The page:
Tip Five: Please be aware that you can always gather too much information. You will more than likely find more information than you bargain for. On facebook, just looking at someone’s homepage could open you up to Title VII discrimination claims. You cannot un-see something you see. You can’t “put the toothpaste back in the tube.” So make sure the person delegated to do the hiring knows this.

Tip Six: Create a policy for social media screening. You may incorporate a policy statement into your regular background screening service agreement so that your applicants know beforehand you will be using social media as a part of their background check.

Tip Seven: And finally, don’t believe everything you read online. Especially everything you SEE online. With programs like Photoshop, it is extremely easy these days for people to manipulate photos, videos and audio content on the web.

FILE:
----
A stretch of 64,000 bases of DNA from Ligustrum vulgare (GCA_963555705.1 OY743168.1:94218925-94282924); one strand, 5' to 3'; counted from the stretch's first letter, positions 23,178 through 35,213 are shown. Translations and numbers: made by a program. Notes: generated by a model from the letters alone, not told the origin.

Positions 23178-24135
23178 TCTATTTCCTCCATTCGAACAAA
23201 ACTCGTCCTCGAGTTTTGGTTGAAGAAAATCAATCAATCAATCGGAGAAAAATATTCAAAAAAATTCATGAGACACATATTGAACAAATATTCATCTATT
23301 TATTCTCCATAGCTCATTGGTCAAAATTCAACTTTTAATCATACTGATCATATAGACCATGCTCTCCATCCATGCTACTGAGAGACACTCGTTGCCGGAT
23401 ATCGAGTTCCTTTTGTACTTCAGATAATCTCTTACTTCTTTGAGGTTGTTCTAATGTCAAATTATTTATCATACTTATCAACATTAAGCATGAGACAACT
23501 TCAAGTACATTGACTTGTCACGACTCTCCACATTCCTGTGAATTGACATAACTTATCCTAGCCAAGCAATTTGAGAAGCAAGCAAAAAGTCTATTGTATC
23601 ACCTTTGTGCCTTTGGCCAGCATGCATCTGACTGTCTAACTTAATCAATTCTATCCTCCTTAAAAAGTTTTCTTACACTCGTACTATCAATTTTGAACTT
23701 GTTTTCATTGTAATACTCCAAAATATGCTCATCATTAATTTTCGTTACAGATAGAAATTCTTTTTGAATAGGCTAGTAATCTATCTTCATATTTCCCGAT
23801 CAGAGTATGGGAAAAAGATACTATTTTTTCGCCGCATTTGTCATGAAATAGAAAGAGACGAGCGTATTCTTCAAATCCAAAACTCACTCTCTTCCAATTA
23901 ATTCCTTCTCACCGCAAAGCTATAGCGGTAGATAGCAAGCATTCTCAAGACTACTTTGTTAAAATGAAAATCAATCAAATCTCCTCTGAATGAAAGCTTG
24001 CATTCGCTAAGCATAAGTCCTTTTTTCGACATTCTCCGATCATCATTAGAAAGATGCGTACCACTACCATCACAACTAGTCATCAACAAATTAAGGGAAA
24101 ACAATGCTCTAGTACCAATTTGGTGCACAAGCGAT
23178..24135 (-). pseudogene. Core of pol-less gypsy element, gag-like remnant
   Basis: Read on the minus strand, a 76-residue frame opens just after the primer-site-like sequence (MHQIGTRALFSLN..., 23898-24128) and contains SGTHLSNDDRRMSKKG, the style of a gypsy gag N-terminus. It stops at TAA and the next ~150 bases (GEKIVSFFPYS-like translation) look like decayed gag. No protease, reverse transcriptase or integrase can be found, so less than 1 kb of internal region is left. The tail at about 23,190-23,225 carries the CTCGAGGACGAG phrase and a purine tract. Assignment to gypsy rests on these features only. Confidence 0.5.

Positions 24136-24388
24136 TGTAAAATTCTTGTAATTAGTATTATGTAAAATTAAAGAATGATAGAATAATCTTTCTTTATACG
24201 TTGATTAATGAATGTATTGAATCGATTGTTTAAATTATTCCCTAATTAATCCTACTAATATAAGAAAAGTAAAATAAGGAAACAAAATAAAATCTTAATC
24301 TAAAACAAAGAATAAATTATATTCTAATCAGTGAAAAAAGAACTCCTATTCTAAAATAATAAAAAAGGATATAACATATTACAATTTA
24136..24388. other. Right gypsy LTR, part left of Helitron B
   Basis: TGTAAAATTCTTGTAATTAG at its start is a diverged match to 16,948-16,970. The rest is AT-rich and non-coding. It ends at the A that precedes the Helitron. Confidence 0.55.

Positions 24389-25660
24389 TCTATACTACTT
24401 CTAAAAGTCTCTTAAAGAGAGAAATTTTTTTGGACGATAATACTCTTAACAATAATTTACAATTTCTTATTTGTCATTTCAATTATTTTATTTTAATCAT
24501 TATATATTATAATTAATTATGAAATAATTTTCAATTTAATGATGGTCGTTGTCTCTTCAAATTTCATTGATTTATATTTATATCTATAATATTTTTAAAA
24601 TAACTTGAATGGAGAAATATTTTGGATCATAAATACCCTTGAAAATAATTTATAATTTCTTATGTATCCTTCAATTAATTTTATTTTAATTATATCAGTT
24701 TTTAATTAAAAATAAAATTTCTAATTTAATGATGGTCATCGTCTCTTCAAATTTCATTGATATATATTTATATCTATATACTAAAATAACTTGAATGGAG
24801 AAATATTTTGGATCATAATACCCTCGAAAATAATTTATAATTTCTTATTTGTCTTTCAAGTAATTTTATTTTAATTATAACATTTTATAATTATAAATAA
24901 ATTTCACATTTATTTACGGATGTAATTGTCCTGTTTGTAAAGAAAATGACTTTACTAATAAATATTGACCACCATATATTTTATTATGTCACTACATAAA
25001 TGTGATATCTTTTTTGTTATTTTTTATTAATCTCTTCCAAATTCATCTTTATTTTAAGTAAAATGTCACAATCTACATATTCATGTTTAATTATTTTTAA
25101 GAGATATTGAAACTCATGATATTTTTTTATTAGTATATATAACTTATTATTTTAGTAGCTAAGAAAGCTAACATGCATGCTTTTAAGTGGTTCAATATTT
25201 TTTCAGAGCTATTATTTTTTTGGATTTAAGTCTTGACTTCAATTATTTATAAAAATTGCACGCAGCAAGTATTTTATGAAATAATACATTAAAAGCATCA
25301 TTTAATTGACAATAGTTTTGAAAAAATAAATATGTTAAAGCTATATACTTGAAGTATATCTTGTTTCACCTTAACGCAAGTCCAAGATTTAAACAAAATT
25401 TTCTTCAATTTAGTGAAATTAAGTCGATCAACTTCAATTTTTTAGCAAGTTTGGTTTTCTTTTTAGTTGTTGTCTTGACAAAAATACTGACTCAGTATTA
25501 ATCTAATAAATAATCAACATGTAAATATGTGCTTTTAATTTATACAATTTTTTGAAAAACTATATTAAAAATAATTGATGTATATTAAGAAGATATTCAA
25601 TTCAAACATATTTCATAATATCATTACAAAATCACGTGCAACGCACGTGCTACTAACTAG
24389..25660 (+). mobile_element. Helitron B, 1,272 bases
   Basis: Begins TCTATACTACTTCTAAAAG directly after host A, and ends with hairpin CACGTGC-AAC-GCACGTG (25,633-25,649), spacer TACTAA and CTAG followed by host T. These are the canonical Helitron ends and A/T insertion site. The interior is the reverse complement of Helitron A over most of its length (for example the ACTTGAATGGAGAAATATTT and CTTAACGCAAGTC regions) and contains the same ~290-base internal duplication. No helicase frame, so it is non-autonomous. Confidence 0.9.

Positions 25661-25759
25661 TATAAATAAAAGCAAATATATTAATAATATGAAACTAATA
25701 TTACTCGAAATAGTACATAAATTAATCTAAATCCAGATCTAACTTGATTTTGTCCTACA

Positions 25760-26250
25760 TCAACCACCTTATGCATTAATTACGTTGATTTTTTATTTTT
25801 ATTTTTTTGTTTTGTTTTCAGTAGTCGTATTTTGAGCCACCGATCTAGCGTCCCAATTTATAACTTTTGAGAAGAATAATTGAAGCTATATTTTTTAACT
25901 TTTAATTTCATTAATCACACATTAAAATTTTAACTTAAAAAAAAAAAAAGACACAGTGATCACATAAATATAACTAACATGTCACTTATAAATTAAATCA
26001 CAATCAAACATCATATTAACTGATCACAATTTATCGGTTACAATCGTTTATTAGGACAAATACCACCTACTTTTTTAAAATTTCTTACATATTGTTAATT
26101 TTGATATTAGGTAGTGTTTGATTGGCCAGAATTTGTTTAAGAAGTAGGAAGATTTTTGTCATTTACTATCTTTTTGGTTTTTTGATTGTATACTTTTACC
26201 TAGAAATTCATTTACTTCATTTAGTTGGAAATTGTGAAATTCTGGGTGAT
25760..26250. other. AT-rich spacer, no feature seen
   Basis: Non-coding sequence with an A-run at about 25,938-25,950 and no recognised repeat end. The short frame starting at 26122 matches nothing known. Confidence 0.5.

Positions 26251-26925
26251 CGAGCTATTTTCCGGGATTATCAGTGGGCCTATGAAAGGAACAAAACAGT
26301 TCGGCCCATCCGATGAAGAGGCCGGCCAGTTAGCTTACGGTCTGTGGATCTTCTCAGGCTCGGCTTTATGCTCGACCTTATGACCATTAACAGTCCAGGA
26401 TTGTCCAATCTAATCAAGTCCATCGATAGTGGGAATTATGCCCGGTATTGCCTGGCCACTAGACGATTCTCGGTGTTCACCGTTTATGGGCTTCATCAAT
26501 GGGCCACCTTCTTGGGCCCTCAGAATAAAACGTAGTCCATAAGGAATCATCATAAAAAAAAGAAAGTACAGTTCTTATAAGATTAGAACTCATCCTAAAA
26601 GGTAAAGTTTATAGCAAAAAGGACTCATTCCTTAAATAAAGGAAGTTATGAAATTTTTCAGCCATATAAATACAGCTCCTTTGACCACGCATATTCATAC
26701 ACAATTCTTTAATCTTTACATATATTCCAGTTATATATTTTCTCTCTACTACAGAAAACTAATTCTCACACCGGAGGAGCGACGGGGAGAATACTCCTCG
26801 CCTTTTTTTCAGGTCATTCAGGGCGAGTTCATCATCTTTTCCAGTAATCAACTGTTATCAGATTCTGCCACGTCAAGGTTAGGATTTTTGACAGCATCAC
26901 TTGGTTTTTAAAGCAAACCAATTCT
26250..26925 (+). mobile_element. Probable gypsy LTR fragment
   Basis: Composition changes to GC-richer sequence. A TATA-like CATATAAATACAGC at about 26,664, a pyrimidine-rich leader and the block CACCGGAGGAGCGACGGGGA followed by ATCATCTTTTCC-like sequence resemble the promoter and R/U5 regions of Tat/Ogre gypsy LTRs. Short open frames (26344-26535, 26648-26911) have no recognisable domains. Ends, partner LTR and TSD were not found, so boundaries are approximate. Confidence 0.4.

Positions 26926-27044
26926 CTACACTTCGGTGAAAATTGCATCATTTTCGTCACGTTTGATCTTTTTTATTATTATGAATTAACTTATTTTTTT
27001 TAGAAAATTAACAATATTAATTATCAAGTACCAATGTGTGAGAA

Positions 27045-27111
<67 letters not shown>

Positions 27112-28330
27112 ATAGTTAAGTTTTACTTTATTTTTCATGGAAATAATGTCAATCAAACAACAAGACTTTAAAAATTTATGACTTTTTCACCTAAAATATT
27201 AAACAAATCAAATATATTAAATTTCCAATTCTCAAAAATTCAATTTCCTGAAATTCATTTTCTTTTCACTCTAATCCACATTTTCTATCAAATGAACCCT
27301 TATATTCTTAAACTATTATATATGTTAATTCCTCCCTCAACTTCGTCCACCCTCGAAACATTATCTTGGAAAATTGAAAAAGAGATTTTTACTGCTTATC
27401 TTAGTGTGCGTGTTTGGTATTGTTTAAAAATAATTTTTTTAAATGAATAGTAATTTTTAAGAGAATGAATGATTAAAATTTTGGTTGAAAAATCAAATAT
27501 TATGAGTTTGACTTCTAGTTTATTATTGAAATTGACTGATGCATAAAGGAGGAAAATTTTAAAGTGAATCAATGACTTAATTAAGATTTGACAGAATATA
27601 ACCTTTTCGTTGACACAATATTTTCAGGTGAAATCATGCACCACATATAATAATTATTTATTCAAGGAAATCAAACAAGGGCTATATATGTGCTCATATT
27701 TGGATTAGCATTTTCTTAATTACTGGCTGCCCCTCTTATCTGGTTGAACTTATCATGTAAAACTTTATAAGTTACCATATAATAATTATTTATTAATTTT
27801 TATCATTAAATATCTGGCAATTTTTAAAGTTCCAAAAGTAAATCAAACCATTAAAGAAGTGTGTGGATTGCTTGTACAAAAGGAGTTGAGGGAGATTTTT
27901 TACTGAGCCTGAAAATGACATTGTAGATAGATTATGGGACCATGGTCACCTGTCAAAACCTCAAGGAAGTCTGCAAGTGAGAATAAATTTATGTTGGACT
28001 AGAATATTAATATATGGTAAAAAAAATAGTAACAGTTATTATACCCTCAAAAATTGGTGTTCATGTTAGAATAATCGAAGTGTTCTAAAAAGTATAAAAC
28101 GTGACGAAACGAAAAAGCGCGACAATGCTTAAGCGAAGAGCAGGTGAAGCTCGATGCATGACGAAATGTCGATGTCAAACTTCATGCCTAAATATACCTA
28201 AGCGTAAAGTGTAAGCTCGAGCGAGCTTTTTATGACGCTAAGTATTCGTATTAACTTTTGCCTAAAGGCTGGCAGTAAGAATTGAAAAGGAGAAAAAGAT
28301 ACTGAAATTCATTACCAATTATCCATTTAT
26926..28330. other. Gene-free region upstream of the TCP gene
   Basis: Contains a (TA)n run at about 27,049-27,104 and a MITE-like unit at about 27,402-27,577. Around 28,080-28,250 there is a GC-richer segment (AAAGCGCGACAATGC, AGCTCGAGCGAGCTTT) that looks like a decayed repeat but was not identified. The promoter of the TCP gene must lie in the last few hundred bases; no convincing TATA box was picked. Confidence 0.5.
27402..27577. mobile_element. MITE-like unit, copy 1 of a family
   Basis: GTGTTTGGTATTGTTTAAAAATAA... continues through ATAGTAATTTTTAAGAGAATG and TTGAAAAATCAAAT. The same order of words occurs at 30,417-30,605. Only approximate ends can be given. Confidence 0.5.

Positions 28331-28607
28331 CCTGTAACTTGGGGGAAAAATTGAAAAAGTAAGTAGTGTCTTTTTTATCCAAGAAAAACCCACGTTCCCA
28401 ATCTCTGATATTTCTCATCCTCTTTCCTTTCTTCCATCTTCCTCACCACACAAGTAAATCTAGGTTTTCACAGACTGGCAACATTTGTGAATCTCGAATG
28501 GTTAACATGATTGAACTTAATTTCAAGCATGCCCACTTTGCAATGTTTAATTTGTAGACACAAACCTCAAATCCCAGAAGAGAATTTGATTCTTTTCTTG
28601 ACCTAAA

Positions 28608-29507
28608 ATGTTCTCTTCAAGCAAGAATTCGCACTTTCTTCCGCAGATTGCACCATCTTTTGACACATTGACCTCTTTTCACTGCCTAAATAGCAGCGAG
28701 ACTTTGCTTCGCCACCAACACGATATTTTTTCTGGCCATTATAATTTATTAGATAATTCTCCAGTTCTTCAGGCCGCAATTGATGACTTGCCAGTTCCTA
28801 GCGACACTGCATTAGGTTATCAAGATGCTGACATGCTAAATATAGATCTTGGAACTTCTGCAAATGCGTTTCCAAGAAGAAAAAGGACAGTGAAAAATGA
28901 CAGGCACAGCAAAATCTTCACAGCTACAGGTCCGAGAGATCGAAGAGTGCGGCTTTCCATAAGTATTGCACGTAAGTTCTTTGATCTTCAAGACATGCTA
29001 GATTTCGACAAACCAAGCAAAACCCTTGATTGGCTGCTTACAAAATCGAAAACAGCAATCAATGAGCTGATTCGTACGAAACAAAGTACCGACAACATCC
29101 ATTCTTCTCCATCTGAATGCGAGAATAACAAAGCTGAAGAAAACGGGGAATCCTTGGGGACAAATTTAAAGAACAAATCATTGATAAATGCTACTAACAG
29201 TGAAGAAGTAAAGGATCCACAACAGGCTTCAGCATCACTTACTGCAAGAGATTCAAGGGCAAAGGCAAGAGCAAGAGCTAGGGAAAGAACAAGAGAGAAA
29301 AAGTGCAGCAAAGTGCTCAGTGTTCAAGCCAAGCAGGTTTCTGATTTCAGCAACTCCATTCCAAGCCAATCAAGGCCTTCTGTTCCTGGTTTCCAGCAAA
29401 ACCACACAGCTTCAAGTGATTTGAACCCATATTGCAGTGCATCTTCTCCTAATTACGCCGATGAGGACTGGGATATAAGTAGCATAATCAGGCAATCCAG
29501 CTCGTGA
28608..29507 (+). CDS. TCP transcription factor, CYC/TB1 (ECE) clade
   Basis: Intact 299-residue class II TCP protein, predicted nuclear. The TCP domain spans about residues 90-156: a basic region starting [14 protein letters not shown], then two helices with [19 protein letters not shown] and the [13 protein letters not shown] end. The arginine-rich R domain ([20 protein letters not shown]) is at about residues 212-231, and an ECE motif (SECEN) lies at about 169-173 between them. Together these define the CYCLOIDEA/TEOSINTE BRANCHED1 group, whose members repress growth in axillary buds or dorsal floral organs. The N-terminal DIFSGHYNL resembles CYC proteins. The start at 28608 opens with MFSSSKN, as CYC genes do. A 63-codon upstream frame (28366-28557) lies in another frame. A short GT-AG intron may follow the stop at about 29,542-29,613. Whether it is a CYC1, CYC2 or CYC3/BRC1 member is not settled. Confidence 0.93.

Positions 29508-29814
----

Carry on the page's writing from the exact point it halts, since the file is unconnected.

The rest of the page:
Social media screening is on the rise, but it is certainly taking the slow road. We believe it is great tool to utilize with your regular background check, but you must take precautions and know the risks associated with social media screening. Consider using a third party like NATSB that can redact any protected class information to keep you safe from legal action against your company.

Troy Trussell - NATSBWith ten years experience in the field of advertising, web design and video production, he quickly became the Director of Marketing for National Screening Bureau (NATSB). Since then, he has engulfed himself into the world of Drug-Free Workplace Programs by becoming a Certified Professional Collector, a Breath Alcohol Technician, a Certified Designated Employer Representative Trainer and he has created online drug-free workplace training courses for employers. Troy is a member of the Wichita, Central Kansas and Salina Chapters of SHRM.